What was the reason to wrap POCO?

Sep 23, 2011 at 8:56 AM
Edited Sep 23, 2011 at 10:40 AM

What was the reason to wrap POCO like DateTime instance (not static members)? Uniformity?

For example ProcessStartInfo contains properties which make magic with Path, Registry, Environment - so its OK to wrap it.

Sep 23, 2011 at 10:48 AM

It is important because interface cannot contain operators like DateTime has.

        public static DateTime operator +(DateTime d, TimeSpan t)  
        public static DateTime operator -(DateTime d, TimeSpan t) 
        public static TimeSpan operator -(DateTime d1, DateTime d2)  
        public static bool operator ==(DateTime d1, DateTime d2)  
        public static bool operator !=(DateTime d1, DateTime d2)
        public static bool operator <(DateTime t1, DateTime t2)
        public static bool operator <=(DateTime t1, DateTime t2) 
        public static bool operator >(DateTime t1, DateTime t2) 
        public static bool operator >=(DateTime t1, DateTime t2)
Sep 26, 2011 at 2:48 PM

The reason to wrap DateTime so you can mock.  For example, let assume that you'are using DateTime.Now in your code.  It's very difficult to write a test when your code is using DateTime.Now because DateTime.Now will change every time you run your test.  By mocking DateTime.Now you can make sure that new DateTimeWrap().Now always return the same value.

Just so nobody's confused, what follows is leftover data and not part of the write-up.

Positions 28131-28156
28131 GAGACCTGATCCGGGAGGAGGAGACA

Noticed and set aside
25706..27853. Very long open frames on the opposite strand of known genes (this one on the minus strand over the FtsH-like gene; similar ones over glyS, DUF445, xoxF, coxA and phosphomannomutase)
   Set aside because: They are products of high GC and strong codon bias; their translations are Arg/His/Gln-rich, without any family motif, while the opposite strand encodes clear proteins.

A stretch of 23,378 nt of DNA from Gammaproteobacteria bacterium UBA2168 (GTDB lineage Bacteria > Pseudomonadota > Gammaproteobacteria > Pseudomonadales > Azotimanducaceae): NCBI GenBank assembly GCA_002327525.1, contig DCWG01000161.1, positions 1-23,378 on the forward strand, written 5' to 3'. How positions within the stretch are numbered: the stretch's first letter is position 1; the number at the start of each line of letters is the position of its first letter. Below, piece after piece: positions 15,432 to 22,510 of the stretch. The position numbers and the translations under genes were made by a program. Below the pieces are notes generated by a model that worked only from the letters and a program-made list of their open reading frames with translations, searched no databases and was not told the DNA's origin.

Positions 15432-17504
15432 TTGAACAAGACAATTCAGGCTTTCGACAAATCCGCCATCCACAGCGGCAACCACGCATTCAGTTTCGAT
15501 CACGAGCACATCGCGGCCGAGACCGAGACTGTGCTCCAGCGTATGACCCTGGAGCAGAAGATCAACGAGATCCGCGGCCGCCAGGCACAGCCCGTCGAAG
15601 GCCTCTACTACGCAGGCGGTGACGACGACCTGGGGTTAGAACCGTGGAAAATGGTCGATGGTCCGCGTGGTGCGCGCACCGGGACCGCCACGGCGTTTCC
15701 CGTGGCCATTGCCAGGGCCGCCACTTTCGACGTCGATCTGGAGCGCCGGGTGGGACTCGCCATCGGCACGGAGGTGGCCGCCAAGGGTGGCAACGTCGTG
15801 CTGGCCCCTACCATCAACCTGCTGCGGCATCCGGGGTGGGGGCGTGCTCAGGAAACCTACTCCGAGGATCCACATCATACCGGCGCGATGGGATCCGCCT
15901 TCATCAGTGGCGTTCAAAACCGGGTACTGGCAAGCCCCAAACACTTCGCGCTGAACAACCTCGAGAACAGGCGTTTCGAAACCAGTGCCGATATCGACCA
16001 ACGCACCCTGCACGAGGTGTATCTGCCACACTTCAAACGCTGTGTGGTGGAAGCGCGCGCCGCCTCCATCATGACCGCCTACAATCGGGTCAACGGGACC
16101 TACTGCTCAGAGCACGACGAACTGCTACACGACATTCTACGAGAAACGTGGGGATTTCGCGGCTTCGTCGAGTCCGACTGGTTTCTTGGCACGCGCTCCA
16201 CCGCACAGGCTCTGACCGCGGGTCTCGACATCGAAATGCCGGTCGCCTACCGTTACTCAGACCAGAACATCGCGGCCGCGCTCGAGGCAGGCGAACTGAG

Sep 26, 2011 at 2:54 PM
Edited Sep 26, 2011 at 2:55 PM

Wrapping static members is right. I am talking about instance members and DateTime INSTANCE as only data container.

So only IDateTimeWrap should contain only static members and return usual DateTime to my opinion.

Sep 26, 2011 at 2:59 PM

I don't think you can have static members in interfaces.

Sep 26, 2011 at 3:03 PM
Edited Sep 26, 2011 at 3:04 PM

I mean having 2  wraps: IDateTimeWrap and IDateTimeSystem (or similar cases)

And specifically for time - only IDateTimeSystem returning usual DateTime when calling IDateTimeSystem.Now etc

Sep 26, 2011 at 3:06 PM

I probably don't understand something.  Because you cannot have static members in interfaces.  It doesn't matter how you call it.  May be you mean an interface and an abstract class?

Sep 26, 2011 at 3:11 PM
Edited Sep 26, 2011 at 3:12 PM

I mean next...
Bad design:
IDateTimeWrap dateTimeWrap1 = new DateTimeWrap(...);

IDateTimeWrap dateTimeWrap2 = dateTimeWrap2.Now;
IDateTimeWrap dateTimeWrap1 = new DateTimeWrap(...);

IDateTimeSystem dateTimeSystem = new DateTimeSystem();

IDateTimeWrap dateTimeWrap2 = dateTimeSystem.Now;
The best:
DateTime dateTime1 = new DateTime(...);

IDateTimeSystem dateTimeSystem = new DateTimeSystem();

DateTime  dateTime2= dateTimeSystem.Now;
Oct 17, 2011 at 5:11 PM

VersionWrap? What is the reason?